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How slanted is this? No, don't change Columbus Day. It should be a celebration of exploration and recognition of the accountability that comes with it. CREATE A NEW HOLIDAY UNIQUELY HONORING THE MULTIPLICITY OF CULTURES THAT EXISTED -- Don't change a much ignored holiday just to create controversy and once again make Americans apologize for our history. Better yet, invest in Native American communities (with things like better education) on a daily basis TODAY! They need to be valued for who they are as much as celebrating their history.
This is difficult for me to believe as altruistic or even credible for a public education website. In that I whole heartedly agree with First Nations Peoples that there should be no recognized day for Columbus who did not "discover" this land and was therefore wrongfully accredited and rewarded for it, you cannot speak for Indigenous people who have sovereignty. I also do not believe Thanksgiving is proper because of similar original lies. November is National Native American Heritage month and I know few First Nation's or organizations who use that "allotted observance time" to do anything "special". If you had a National holiday for First Nations' and prepared them a big feast, do you think that they would come and share that food in celebration?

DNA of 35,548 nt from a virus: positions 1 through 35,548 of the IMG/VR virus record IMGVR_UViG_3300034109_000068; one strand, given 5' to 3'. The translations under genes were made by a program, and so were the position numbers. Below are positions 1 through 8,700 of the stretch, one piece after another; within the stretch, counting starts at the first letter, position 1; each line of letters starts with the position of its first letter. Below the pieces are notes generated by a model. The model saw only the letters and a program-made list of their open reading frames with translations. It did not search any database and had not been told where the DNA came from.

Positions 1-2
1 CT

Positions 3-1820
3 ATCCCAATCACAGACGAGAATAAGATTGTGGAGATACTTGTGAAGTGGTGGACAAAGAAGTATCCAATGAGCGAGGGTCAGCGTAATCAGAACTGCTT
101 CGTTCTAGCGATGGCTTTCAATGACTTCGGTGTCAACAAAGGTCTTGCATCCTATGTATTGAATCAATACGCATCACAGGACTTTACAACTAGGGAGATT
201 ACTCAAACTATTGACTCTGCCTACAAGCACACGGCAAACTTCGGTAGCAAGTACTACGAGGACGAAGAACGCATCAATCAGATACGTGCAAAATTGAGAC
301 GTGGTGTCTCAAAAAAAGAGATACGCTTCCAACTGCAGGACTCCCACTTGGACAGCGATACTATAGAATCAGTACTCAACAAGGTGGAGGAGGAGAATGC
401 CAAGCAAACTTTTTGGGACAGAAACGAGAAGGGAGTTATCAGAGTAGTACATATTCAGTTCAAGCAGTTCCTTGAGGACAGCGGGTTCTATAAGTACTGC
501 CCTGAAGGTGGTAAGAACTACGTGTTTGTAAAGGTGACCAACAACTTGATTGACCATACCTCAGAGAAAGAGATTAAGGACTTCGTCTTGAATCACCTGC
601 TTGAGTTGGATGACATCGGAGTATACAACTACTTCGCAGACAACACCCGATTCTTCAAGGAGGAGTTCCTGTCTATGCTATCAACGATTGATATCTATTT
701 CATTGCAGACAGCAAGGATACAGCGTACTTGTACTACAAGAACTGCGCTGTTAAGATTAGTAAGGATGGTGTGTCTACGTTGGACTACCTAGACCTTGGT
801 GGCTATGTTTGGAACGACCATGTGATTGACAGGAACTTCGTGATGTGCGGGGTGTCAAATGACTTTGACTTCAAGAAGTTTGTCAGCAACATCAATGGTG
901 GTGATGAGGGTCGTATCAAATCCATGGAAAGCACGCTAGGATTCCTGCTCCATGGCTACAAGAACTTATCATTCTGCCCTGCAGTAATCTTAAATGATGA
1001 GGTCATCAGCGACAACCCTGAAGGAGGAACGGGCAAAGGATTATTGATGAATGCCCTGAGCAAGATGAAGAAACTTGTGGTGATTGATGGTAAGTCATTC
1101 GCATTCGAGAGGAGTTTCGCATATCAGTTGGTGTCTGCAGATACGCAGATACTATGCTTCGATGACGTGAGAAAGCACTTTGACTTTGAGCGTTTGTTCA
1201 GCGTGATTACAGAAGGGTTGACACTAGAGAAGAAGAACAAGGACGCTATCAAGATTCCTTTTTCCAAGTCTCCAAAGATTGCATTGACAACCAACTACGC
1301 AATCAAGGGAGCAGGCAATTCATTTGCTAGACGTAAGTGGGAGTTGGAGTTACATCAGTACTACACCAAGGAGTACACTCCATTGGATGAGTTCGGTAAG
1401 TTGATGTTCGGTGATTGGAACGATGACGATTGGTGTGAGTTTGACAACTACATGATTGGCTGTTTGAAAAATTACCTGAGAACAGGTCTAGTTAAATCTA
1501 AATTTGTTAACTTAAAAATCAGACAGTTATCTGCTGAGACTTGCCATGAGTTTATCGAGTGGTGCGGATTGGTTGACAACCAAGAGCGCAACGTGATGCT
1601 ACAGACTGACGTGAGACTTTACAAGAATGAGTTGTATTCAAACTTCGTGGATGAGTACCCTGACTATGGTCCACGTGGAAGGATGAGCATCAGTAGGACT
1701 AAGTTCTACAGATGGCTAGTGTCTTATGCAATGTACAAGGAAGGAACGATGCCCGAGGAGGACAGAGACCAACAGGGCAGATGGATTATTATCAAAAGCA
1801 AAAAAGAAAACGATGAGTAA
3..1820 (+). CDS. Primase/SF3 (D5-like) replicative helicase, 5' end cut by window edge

Please get real about the history and current living conditions of Indigenous People!
I feel that teachers need to include both sides of the story. Especially offensive to me are the breakfasts or meals held by many elementary teachers who have students dressed up as Pilgrims and Indians where the Native Americans wear headbands with a feather sticking up in the back. This is appropriate for Plains tribes whom Columbus never met. If this type of experience is done culturally appropriate "clothing" should be used.
There even is much controversy about the term Native American vs. Indian. In WI most tribe members want to be called Indians. I learned this at a conference presentation led by members of local Indian community.
Secondly, there is controversy as to whether Thanksgiving was even held as thought. Educators should check out "Rethinking Schools" in Milwaukee, WI.
They published "Rethinking Columbus" many years ago. This was a real eye opener.
While Columbus was part of the age of discovery everything should be taught in perspective. The Eurocentric viewpoint is just that, a viewpoint and only part of the story. We need to give students the perspective of different cultures.
If we want to honor Native Americans let's do it in an intentional and meaningful way...not simply exchanging "Columbus Day" for a "Native American Day". More to the point let's be honest with ourselves and in what we teach our children about our history and the great potential this country has when we truly honor all.
Rockford Area Arts Council
While I agree that Columbus is not the "hero" that history has reported him to be, he is not necessarily the evil tyrant, either. I do like the idea of teaching children the whole truth, including his darker side, but demonizing him for acting in a way that was considered appropriate for the times is just as irresponsible as lionizing him. Contextually he was no different than any other explorer in his day.